Friday 27 November, 2020

Create 'National Icons' honour for Miss Lou, Bob Marley - Chang

Louise Bennett-Coverley and Bob Marley

Louise Bennett-Coverley and Bob Marley

By Luke Douglas

Businessman and social commentator Kevin O’Brien Chang is calling on the Jamaican government to recognise Bob Marley and Louise Bennett-Coverley (Miss Lou) by making them the first recipients of a new category of national honour called the 'National Icon'.

According to Chang, making Marley and Miss Lou National Heroes would be too political, but their accomplishments far surpass the qualification for the Order of Merit, which they both currently hold.

“You have the National Heroes who are outstanding, and then you have the Order of Merit which has a hundred and something people. Now Bob Marley and Miss Lou...they belong way above the Order of Merit category...I am proposing that the government create a new category, that of the National Icon” Chang said.

The businessman was part of a panel reflecting on “The Business of Bob Marley” at a symposium at the Bob Marley Museum in Kingston on February 6, the 75th anniversary of the reggae legend's birth.

Should Miss Lou and Bob Marley be made National Heroes?

Yes, both of them should be made National Hero
75%
Miss Lou, but not Bob Marley
5%
Bob Marley, but not Miss Lou
4%
No, neither should be made National Hero
17%

Chang contended that, since Jamaica gained independence in 1962, the country has excelled in the area of culture, largely because of the achievements of Miss Lou and Bob Marley.

“Culture is what makes Jamaica special; and the two biggest cultural figures Jamaica has produced are Miss Lou and Bob Marley,” he opined.

A poet, author, folklorist and actor, Louise Bennett-Coverley, affectionately known as Miss Lou, popularised and gained acceptance of writing and performing in the Jamaican language or patois. She died in 2006 at age 86.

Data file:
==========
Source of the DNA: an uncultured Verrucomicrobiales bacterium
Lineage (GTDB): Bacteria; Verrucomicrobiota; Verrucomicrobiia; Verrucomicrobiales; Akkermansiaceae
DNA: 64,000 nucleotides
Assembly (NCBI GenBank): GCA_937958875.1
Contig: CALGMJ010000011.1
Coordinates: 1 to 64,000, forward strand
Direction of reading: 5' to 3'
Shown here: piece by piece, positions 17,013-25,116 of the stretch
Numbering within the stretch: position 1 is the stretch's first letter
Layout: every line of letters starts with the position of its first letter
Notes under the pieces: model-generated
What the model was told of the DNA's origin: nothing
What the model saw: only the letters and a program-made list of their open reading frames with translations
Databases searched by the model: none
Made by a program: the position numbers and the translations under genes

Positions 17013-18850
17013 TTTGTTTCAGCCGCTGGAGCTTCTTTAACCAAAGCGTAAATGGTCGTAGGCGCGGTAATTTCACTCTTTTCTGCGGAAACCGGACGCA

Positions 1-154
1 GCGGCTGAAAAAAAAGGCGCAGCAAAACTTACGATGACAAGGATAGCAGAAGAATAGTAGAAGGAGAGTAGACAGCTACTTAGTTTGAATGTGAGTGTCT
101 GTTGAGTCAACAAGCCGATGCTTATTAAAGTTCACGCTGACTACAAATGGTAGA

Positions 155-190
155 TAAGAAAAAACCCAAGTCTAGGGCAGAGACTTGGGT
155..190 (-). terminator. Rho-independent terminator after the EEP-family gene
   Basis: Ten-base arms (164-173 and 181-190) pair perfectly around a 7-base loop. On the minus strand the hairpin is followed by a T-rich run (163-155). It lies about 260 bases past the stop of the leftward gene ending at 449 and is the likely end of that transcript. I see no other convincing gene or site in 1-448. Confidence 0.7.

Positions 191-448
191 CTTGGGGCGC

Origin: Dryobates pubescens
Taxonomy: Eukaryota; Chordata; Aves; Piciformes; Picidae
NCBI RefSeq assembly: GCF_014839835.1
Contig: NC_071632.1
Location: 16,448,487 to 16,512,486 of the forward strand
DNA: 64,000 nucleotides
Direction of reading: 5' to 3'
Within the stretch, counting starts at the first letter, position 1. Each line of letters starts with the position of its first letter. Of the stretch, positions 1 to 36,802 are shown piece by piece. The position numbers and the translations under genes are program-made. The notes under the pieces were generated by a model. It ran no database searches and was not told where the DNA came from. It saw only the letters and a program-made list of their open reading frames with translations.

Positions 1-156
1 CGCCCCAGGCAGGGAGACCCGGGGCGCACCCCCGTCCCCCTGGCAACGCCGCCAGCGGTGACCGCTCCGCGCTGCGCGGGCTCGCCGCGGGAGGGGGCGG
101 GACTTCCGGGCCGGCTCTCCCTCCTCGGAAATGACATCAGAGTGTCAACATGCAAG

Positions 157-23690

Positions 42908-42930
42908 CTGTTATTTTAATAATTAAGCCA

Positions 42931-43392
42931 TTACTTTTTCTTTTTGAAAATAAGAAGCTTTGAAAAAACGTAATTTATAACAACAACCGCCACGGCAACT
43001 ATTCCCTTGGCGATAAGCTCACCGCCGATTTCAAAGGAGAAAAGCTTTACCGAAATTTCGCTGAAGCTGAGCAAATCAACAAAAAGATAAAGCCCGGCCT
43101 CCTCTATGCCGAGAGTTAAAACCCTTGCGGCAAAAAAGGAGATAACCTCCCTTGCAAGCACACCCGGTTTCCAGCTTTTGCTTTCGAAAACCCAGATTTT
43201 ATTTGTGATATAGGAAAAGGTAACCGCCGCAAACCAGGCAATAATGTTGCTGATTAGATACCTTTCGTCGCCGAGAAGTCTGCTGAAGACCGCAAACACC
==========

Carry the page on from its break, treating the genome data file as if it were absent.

Robert Nesta (Bob) Marley rose from the slums of Kingston to take reggae music worldwide with his band, Bob Marley and the Wailers, delivering a message of love, peace and black pride which resonated with millions across the globe before his death from cancer at age 36 in 1981.

Chang... says National Hero debate is political.

Marley’s relevance continues to be felt today, as new generations of fans flock to his music and memorabilia, kept alive partly by his children and grandchildren who are outstanding artistes in their own right. But Marley’s embrace of the Rastafarian faith and liberal smoking of ganja - which remains illegal in much of the world – unnerved authorities and perhaps rules him out of the possibility of becoming a National Hero, Jamaica's highest honour.

“The National Hero thing has come up, but it’s kind of political. People feel there is a political thing there, and if you make Bob Marley and Miss Lou National Heroes, they are going to wonder if (former Prime Ministers Michael) Manley and (Edward) Seaga should be too,” he said.

However, Tommy Cowan, music industry veteran who was once marketing manager for Bob Marley, says the 'King of Reggae' deserves the highest honour.

“All around the world you have people playing Bob Marley. Every hotel in the Caribbean has a Bob Marley night. Everywhere you go you see people knitting Bob Marley caps to send their children to school and to better themselves. No other person, with respect to our National Heroes, has the impact (around the world) of this man...People can’t get beyond the fact that they see this man with a spliff that he can’t be a National Hero," stated Cowan.

The Order of Merit is the third highest honour that can be bestowed on a Jamaican. The second highest honour, Order of the Nation, however, is reserved only for former governors-general and former prime ministers.

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